# How is the oxidation number of a monoatomic ion related to its charge?

Nov 14, 2016

How? Well, the oxidation number of a mono-atomic ion is EQUAL to its charge.

#### Explanation:

$\text{Oxidation number}$ is the charge left on an atom when all the bonding pairs are broken, with the charge assigned to the most electronegative atom. Note that this is an hypothetical exercise, but it can be useful in certain circumstances.

When oxygen undergoes reduction, we would write:

$\frac{1}{2} {O}_{2} + 2 {e}^{-} \rightarrow {O}^{2 -}$ $\left(i\right)$

The oxygen atom has undergone reduction by accepting 2 electrons to give the oxide anion. From where do the electrons come? Well typically a metal:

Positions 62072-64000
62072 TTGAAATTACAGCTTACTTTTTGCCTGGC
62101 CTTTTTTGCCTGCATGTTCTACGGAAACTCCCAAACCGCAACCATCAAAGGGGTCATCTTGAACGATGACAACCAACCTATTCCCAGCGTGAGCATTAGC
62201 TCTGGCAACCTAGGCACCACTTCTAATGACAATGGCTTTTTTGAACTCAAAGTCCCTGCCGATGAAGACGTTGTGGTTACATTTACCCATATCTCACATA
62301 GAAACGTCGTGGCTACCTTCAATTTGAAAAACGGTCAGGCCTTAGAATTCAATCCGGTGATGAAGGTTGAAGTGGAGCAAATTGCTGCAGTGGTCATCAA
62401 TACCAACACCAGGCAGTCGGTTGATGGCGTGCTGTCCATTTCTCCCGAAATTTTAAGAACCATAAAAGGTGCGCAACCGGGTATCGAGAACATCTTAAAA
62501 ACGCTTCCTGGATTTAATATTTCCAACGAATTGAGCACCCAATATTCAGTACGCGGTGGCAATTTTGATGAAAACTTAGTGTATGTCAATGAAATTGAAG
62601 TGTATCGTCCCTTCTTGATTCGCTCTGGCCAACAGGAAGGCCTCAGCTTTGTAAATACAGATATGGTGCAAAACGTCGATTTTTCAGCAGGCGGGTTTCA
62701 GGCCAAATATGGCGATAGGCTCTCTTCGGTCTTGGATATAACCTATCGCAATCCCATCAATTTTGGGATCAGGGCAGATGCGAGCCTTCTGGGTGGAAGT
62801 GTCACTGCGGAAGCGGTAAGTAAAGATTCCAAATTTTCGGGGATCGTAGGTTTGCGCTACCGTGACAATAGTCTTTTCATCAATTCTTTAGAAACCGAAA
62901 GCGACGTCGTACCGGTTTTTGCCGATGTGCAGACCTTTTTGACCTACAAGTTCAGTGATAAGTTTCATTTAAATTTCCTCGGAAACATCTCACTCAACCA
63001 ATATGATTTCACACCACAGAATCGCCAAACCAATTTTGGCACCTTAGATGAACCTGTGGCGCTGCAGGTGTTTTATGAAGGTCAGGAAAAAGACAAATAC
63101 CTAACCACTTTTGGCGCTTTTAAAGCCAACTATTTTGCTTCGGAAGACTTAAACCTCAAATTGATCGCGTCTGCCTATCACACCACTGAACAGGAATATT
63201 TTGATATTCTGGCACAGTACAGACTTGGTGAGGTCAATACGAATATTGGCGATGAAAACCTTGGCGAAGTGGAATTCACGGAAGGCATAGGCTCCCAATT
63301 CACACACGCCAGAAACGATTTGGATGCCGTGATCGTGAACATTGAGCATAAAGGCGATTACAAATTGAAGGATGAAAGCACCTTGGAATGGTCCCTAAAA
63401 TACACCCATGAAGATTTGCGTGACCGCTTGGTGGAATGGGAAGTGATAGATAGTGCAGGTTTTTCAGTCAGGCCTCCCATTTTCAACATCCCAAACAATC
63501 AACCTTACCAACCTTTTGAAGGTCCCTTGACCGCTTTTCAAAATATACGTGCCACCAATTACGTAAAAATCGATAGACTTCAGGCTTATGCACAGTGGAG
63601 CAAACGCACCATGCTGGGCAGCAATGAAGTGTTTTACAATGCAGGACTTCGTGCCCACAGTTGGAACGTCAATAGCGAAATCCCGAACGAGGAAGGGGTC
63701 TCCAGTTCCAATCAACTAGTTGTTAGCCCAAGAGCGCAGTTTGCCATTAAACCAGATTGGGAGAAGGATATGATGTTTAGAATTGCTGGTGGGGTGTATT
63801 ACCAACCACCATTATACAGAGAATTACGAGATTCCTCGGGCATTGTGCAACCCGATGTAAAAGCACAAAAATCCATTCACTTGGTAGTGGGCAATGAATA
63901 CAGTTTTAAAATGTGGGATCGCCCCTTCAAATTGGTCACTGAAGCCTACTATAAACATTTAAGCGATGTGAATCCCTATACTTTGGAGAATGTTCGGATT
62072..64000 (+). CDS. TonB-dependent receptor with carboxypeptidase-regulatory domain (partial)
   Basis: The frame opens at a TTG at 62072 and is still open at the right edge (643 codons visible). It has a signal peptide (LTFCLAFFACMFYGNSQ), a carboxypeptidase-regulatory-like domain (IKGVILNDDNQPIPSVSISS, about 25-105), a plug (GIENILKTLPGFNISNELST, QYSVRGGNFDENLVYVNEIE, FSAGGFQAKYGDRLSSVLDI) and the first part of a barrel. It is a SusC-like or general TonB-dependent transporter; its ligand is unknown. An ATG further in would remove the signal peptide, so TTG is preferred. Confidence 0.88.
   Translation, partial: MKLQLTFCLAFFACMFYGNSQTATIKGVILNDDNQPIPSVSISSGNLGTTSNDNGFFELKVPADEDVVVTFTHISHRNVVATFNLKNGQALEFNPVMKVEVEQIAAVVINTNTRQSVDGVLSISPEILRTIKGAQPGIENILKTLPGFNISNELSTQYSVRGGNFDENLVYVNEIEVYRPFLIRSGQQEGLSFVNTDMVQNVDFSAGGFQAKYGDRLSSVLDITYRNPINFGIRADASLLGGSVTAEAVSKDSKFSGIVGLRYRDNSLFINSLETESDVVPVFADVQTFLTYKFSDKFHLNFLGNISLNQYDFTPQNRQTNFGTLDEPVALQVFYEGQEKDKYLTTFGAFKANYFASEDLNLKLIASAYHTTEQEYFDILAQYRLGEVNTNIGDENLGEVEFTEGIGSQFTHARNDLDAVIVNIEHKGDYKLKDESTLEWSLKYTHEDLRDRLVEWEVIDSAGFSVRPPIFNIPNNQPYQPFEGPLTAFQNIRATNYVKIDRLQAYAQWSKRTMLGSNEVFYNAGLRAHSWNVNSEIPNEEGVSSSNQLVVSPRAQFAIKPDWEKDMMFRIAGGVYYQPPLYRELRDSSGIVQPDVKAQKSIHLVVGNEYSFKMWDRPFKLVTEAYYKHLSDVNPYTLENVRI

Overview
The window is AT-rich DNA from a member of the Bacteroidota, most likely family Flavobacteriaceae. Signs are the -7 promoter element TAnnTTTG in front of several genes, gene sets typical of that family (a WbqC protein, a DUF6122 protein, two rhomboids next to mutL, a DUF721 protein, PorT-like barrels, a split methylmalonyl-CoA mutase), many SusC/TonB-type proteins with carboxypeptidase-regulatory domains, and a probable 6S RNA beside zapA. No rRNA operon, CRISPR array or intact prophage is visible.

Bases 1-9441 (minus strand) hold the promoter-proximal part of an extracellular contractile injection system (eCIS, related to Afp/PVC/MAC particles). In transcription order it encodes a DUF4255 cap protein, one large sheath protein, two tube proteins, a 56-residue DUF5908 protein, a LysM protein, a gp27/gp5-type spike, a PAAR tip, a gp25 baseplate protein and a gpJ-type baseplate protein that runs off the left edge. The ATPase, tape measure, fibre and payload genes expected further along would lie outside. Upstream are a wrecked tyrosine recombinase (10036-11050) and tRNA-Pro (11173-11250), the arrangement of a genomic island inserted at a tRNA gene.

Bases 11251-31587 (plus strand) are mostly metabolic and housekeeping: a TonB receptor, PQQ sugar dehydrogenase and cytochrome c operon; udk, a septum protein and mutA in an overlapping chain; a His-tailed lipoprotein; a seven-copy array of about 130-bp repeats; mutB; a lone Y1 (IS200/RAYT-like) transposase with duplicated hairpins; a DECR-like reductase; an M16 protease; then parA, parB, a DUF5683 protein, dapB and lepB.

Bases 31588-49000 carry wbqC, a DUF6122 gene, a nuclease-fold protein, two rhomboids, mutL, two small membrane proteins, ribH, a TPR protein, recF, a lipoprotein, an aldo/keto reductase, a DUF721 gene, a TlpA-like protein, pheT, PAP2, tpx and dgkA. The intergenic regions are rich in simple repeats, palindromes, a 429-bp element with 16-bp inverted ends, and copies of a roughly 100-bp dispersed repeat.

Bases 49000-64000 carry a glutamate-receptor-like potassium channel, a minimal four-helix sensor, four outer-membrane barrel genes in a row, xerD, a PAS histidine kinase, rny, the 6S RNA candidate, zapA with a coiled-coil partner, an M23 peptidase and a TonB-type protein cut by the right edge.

$N a \rightarrow N {a}^{+} + {e}^{-}$ $\left(i i\right)$

To write the overall redox equation, we sum the oxidation and reduction equations, weighting one of the half equations so that electrons are removed:

$\left(i\right) + 2 \times \left(i i\right) =$

$2 N a \left(s\right) + \frac{1}{2} {O}_{2} \left(g\right) \rightarrow N {a}_{2} O \left(s\right)$

Elements thus have a formal oxidation state of $0$, and monoatomic ions have an oxidation number, positive or negative, equal to the charge of the ion. Capisce?